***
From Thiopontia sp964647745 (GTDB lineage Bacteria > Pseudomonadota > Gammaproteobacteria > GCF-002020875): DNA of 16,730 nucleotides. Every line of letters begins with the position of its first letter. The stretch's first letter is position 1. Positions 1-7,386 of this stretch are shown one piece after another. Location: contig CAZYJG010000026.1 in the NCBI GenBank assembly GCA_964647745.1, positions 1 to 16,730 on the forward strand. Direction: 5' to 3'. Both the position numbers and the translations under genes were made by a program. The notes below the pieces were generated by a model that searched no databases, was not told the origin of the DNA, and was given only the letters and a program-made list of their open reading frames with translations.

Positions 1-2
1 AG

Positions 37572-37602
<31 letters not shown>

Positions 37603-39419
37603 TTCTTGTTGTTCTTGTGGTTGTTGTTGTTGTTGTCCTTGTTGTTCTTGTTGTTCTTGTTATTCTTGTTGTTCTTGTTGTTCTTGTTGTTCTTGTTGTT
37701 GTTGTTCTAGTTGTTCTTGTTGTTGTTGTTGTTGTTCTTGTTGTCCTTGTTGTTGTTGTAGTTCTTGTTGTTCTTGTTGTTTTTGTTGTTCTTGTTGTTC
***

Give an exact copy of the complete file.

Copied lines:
From Thiopontia sp964647745 (GTDB lineage Bacteria > Pseudomonadota > Gammaproteobacteria > GCF-002020875): DNA of 16,730 nucleotides. Every line of letters begins with the position of its first letter. The stretch's first letter is position 1. Positions 1-7,386 of this stretch are shown one piece after another. Location: contig CAZYJG010000026.1 in the NCBI GenBank assembly GCA_964647745.1, positions 1 to 16,730 on the forward strand. Direction: 5' to 3'. Both the position numbers and the translations under genes were made by a program. The notes below the pieces were generated by a model that searched no databases, was not told the origin of the DNA, and was given only the letters and a program-made list of their open reading frames with translations.

Positions 1-2
1 AG

Positions 37572-37602
<31 letters not shown>

Positions 37603-39419
37603 TTCTTGTTGTTCTTGTGGTTGTTGTTGTTGTTGTCCTTGTTGTTCTTGTTGTTCTTGTTATTCTTGTTGTTCTTGTTGTTCTTGTTGTTCTTGTTGTT
37701 GTTGTTCTAGTTGTTCTTGTTGTTGTTGTTGTTGTTCTTGTTGTCCTTGTTGTTGTTGTAGTTCTTGTTGTTCTTGTTGTTTTTGTTGTTCTTGTTGTTC